The first element of the annual report is a “narrative description” : a detailed summary of all of the following:
- “The process and rationale for selecting the third-party standard used to prepare the benefit report;”
- “The ways in which the benefit corporation pursued a general public benefit during the applicable year and to the extent to which that general public benefit was created;”
- “The ways in which the benefit corporation pursued any specific
public benefit that the articles state it is the purpose of the
benefit corporation to create and the extent to which that specific
public benefit was created;”
- “Any circumstances that have hindered the creation by the
benefit corporation of a general or specific public benefit;” and
- “A statement of any connection between the entity that
established the third-party standard, or its directors, officers, or
material owners, and the benefit corporation, or its directors,
officers, and material owners, including any financial or governance
relationship that might materially affect the credibility of the
objective assessment of the third-party standard.”
The second element is a report on the mandatory yearly assessment “of the overall social and environmental performance of the benefit corporation, prepared in accordance with a third-party standard applied consistently with any application of that standard in prior benefit reports or accompanied by an explanation of the reasons for any inconsistent application.”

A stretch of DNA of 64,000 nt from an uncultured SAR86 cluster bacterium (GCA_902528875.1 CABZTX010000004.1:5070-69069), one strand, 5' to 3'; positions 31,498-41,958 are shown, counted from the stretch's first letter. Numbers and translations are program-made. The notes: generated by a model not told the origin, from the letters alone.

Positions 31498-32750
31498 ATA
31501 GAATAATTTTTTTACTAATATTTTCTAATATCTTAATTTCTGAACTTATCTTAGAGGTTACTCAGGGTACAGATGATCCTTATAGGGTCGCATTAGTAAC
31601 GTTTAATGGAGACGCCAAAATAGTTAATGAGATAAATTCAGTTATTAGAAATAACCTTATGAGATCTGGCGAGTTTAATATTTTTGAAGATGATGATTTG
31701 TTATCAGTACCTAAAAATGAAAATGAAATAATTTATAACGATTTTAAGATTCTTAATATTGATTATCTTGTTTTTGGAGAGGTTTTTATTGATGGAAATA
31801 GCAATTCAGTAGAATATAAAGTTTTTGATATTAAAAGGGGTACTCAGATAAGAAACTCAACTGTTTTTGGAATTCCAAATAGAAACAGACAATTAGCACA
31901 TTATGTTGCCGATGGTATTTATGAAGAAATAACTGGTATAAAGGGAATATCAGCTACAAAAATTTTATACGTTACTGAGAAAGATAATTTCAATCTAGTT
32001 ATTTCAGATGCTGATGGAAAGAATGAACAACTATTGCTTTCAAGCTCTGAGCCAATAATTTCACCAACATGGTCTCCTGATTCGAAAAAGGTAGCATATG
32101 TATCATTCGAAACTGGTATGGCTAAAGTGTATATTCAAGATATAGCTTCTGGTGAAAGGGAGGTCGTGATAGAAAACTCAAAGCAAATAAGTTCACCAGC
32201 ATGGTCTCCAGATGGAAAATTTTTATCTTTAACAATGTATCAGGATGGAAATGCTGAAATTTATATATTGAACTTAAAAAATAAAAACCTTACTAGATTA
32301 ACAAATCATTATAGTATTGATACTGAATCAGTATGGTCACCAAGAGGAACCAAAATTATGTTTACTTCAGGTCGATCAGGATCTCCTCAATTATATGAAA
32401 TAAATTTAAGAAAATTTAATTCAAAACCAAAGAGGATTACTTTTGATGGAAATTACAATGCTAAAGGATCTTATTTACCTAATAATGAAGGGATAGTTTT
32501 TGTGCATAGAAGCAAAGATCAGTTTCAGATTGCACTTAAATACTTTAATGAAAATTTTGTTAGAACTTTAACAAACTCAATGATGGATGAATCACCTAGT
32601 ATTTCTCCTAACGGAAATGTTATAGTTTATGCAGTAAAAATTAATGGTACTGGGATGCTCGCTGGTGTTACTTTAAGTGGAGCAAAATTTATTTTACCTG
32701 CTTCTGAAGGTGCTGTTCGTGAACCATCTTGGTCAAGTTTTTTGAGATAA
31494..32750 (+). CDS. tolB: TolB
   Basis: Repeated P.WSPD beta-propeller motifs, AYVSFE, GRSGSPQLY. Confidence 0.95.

There’s no requirement that the benefit corporation be audited or certified by any third party – only that it self-assess, based a standard developed by an independent, third party. The standard must be consistent from year to year.
We’ll have more about the third-party standard in later posts.
The third element is disclosure of the “name of each person that owns 5 percent or more of the outstanding shares of the benefit corporation, either beneficially,
to the extent known to the benefit corporation without independent
investigation, or of record.”
Statement About Failures
The fourth element is a statement “indicating whether, in the
opinion of the board of directors, the benefit corporation failed to
pursue its general, and any specific, public benefit purpose in all
material respects during the period covered by the report.” If, “in the opinion of the board of directors, the benefit corporation failed to pursue its general, and any specific, public benefit purpose, the statement …shall include a description of the ways in which the benefit corporation failed to pursue its general, and any specific, public benefit purpose.
Statement of Connection
The fifth, and final, required element of the annual report is a disclosure of any connections between the benefit corporation and the company that developed the third-party standard chosen to use as the basis of the annual assessment. (There are several corporations that develop and issue these independent assessment standard protocols.)
The hybrid corporate format comes with huge benefits to socially conscious entrepreneurs and to the general public, but this is balanced by fairly stringent assessment and disclosure requirements.